Cautionary Note on Forward-Looking Statements
This press release and any statements of stockholders, directors, employees, representatives and partners of Hancock Jaffe Laboratories, Inc. (the “Company”) related thereto contain, or may contain, among other things, certain "forward-looking statements" within the meaning of the Private Securities Litigation Reform Act of 1995. Such forward-looking statements involve significant risks and uncertainties. Such statements may include, without limitation, statements identified by words such as "projects," "may," "will," "could," "would," "should," "believes," "expects," "anticipates," "estimates," "intends," "plans," "potential" or similar expressions. These statements are based upon the current beliefs and expectations of the Company’s management and are subject to significant risks and uncertainties, including those detailed in the Company’s filings with the Securities and Exchange Commission. Actual results (including, without limitation, the performance of the new board members described herein) may differ significantly from those set forth or implied in the forward-looking statements. These forward-looking statements involve certain risks and uncertainties that are subject to change based on various factors (many of which are beyond the Company’s control). The Company undertakes no obligation to publicly update any forward-looking statements, whether as a result of new information, future presentations or otherwise, except as required by applicable law.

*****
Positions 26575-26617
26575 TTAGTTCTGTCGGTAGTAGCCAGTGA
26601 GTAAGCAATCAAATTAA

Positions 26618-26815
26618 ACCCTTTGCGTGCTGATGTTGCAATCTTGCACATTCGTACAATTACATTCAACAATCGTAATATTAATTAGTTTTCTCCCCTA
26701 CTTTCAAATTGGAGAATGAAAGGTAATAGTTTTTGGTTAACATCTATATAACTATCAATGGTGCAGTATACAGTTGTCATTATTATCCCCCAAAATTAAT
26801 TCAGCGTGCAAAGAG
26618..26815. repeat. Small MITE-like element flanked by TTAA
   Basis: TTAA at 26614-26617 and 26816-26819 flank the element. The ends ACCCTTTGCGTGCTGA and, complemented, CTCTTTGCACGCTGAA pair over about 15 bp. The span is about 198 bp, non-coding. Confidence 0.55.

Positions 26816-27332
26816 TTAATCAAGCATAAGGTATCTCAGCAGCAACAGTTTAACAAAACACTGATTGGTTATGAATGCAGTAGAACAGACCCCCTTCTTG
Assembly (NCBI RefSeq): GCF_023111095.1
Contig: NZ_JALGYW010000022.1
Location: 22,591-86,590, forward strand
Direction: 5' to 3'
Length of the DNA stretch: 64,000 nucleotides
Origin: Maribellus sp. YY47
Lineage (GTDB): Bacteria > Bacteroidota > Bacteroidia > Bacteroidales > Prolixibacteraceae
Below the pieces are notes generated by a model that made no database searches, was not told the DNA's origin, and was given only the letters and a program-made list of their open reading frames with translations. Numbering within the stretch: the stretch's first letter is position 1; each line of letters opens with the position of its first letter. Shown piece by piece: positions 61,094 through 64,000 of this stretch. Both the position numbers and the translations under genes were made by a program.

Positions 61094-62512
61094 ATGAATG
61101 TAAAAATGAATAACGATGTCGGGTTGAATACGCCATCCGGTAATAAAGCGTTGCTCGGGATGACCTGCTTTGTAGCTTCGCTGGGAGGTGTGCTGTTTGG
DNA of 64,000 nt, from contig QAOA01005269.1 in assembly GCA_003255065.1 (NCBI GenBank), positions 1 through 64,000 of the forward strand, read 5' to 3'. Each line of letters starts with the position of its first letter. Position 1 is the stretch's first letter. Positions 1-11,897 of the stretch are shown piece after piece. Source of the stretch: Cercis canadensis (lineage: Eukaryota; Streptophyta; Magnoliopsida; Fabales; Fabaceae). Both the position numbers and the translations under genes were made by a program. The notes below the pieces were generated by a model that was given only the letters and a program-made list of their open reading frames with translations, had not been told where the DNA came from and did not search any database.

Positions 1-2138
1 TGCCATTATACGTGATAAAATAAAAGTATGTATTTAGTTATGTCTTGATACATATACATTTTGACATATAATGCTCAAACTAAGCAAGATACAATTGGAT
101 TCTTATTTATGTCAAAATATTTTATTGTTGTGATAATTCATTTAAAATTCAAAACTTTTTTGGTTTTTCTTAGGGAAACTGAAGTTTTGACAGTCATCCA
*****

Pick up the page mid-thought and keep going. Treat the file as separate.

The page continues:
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Released January 28, 2019